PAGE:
Speaking out

sloverpop_lrg.jpgMy colleague John Feeney has been working tirelessly to break through the widespread taboo against discussing the root cause of global society’s manifold, seemingly unrelated, yet accelerating problems: there are too many of us.  And we use too many resources, of course, but let’s not let that divert our attention from the very basic fact that the earth is finite and we cannot sustain continual growth in population or per capita resource use.

John has organized an effort to get the issue of overpopulation back on the table, and into the conversation, by recruiting a number of people working in areas related to population and resources to speak out about population during February 2009 (that’s now!) via the Global Population Speak Out (GPSO).  Several media outlets have gotten on board as you can see at the GPSO’s media page.  Last week John and I were interviewed by Caroline Harding at KRFC radio in Fort Collins, Colorado as part of this effort — my comments were about how human population growth threatens the oceans and can be heard here (scroll down to the KRFC logo).

As John asks in a recent article published at the BBC’s “Green Room”:

“Fundamentally, we need to ask what is the greater threat to human welfare: the possibility that humane efforts to address population growth might be abused, or our ongoing failure to act to prevent hundreds of millions, even billions, dying as a result of global ecological collapse?”

Speak up!

About Emmett Duffy

I am a Natural Patriot and an ecologist with expertise in biodiversity and its importance to human society. My day job is Professor of Marine Science at the College of William and Mary in Virginia.
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5 Responses to Speaking out

  1. quakergardener says:

    Speaking as a Quaker, and as a member of Quaker Earthcare Witness, I feel that the issue of overpopulation is deeply moral, as well as biological. Obviously, we are reaching the position of white tailed deer in a limited forest preserve with no natural predators. Clearly, forced birth control is wrong. However, as recently pointed out in the book More: Population, Nature and What Women Want (Robert Engelman, Island Press, 2008), historically women have limited their own fertility when they have had freedom of choice. To me it is deeply immoral that the Catholic church should not countenance the use of condoms in AIDS-ravaged countries; that poor Filipeno women should have to fight their government for access to birth control (and believe me, they understand the immediate effects of overshoot firsthand!); that the previous administration refused to help fund international family planning clinics, thereby endangering the health of millions of women. To many persons of faith, these “religious” positions and actions betray arrogance, real disregard for all life and profound misunderstanding of our place in the creation. From a progressive religious point of view, humans have the right neither to mistreat other humans nor on any level to despoil the creation, including through overpopulation.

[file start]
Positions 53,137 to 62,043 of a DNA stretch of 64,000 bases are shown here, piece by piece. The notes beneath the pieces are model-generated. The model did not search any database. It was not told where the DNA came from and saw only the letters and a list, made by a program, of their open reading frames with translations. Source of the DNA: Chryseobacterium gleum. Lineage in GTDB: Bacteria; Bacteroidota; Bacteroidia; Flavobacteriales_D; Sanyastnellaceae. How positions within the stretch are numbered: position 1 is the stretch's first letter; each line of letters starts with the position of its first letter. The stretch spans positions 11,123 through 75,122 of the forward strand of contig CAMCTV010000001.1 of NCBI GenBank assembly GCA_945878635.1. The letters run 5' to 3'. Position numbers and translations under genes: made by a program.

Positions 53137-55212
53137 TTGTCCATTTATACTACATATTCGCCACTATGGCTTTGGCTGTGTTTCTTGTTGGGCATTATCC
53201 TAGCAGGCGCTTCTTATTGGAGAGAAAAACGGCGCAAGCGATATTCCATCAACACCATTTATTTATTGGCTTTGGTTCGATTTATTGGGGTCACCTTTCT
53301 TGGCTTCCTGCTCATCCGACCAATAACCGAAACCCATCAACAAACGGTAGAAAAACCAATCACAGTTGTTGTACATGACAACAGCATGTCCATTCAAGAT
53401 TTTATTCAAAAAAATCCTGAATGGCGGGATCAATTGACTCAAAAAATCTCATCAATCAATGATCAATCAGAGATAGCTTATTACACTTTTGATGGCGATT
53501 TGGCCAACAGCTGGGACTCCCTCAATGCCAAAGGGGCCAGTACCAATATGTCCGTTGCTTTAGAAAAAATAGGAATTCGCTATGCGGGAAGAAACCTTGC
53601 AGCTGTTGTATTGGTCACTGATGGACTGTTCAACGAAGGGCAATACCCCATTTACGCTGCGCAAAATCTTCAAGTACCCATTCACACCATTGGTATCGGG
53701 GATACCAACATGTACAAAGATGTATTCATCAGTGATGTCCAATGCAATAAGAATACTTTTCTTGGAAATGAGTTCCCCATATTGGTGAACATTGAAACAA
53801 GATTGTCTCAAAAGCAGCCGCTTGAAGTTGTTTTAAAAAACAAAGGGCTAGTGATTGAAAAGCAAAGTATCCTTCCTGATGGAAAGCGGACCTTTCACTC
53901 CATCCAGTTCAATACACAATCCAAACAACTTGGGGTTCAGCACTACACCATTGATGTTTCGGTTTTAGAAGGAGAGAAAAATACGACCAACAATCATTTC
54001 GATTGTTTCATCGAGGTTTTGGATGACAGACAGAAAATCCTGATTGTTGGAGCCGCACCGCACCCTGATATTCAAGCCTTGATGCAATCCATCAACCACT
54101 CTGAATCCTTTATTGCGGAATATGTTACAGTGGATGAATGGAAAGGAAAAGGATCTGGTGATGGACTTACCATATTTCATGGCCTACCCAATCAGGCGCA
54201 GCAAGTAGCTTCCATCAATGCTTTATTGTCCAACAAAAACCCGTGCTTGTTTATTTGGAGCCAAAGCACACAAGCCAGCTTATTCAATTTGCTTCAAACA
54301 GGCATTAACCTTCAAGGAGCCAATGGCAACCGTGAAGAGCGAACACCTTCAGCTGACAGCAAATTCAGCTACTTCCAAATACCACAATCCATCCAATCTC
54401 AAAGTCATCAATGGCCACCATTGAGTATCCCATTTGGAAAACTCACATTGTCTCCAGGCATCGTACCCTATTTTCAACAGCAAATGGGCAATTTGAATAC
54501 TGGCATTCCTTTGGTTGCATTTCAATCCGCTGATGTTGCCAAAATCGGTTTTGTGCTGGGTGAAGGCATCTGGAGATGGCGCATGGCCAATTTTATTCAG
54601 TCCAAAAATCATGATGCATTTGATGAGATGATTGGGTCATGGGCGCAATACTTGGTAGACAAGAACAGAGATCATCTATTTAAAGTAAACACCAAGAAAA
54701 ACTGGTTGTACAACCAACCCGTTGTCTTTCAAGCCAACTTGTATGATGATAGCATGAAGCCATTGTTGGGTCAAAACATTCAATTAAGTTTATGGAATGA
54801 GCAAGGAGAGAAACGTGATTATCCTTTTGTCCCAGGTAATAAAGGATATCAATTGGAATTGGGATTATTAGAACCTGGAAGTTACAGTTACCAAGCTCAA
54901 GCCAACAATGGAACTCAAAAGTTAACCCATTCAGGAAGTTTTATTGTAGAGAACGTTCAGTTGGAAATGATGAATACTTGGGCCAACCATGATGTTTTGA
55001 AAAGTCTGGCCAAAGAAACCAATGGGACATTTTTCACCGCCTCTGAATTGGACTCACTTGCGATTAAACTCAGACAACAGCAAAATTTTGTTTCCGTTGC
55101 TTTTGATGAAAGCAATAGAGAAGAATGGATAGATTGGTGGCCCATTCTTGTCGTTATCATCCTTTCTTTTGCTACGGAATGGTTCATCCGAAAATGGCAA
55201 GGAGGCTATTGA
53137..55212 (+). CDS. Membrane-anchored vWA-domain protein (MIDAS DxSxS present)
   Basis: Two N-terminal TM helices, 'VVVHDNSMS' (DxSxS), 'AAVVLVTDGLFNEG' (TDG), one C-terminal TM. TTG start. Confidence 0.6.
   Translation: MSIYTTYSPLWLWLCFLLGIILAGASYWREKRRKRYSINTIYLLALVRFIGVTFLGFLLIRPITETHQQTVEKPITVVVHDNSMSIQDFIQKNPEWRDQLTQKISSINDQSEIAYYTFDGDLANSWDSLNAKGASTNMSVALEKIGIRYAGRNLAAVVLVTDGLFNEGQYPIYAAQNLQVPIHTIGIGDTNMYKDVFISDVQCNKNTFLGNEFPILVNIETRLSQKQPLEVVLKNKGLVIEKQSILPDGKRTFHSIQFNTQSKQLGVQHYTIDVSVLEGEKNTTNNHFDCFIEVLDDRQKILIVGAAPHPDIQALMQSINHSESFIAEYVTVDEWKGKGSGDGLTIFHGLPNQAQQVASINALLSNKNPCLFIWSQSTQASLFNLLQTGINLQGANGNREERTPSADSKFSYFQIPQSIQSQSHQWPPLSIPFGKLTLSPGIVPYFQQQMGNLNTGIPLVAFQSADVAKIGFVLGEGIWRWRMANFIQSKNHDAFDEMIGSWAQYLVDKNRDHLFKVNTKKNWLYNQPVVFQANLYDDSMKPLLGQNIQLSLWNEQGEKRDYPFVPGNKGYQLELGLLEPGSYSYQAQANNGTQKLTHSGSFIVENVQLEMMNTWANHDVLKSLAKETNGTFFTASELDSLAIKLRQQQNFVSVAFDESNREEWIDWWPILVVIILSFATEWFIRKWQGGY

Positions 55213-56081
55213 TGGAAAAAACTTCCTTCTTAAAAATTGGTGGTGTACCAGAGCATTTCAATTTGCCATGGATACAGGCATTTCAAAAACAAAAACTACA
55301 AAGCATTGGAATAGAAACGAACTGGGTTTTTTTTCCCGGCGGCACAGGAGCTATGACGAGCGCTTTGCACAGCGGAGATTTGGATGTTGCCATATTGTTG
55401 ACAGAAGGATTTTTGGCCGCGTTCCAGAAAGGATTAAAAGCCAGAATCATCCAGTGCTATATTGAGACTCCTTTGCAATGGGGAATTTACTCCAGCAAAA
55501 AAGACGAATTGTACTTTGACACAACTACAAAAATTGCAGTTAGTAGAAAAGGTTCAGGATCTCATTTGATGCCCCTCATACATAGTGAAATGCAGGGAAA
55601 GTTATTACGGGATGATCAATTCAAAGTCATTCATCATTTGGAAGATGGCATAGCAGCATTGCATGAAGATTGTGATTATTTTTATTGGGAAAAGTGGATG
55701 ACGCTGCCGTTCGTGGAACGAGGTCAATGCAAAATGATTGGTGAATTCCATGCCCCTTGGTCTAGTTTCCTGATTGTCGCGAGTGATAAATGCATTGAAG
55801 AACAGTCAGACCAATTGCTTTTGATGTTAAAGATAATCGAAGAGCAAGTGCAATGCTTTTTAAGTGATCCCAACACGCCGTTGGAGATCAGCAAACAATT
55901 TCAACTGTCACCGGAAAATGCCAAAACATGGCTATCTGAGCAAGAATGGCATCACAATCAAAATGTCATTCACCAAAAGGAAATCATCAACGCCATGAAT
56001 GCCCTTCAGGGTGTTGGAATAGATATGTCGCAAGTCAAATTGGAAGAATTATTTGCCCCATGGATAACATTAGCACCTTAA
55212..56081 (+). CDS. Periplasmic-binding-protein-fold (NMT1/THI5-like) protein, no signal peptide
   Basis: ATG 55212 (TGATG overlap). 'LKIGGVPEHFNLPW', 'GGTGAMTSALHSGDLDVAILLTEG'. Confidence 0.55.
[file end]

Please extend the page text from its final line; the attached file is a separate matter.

2. Emmett Duffy says:

    Quakergardener: Excellent points! It’s especially important to emphasize as you do that no one religious sect has a monopoly on morality — and certainly not the one that has hijacked the American political process for the last decade or so. Also important to note that there are humane, inherently democratic means to approach this problem, and empowering women throughout the world is a key part of it.

  3. Christian says:

    That’s a very complicate ethic question. Who can decide about avoiding childbirth? Only the people theirselves. But everyone has the right of
    medical support and reconnaissance.

  4. Nucbuddy says:

    (Sorry. I meant to write the following instead.)

    the earth is finite

    Have you read this?:


  5. Emmett Duffy says:

    Ah! It appears that I’ve at last flushed out a contrarian. Yes, nucbuddy, I a familiar with Julian Simon’s writings. He has an interesting perspective and has admittedly made some good points about the economics and technology. But on basic ecology he is dead wrong. Human ingenuity is a wonderful and powerful thing and I believe it will indeed continue to make people’s lives better in coming decades. But ingenuity and technology nevertheless require raw materials, and so do people. We have to eat something, and that has to grow on land or in the sea, and the space for doing so is finite and degrading. Market subsidies and switching can disguise the true costs of our actions for a while (for example, fish are still cheap despite the fact that many stocks are steadily declining) but there is an end to that road and it will not be pretty when we reach it.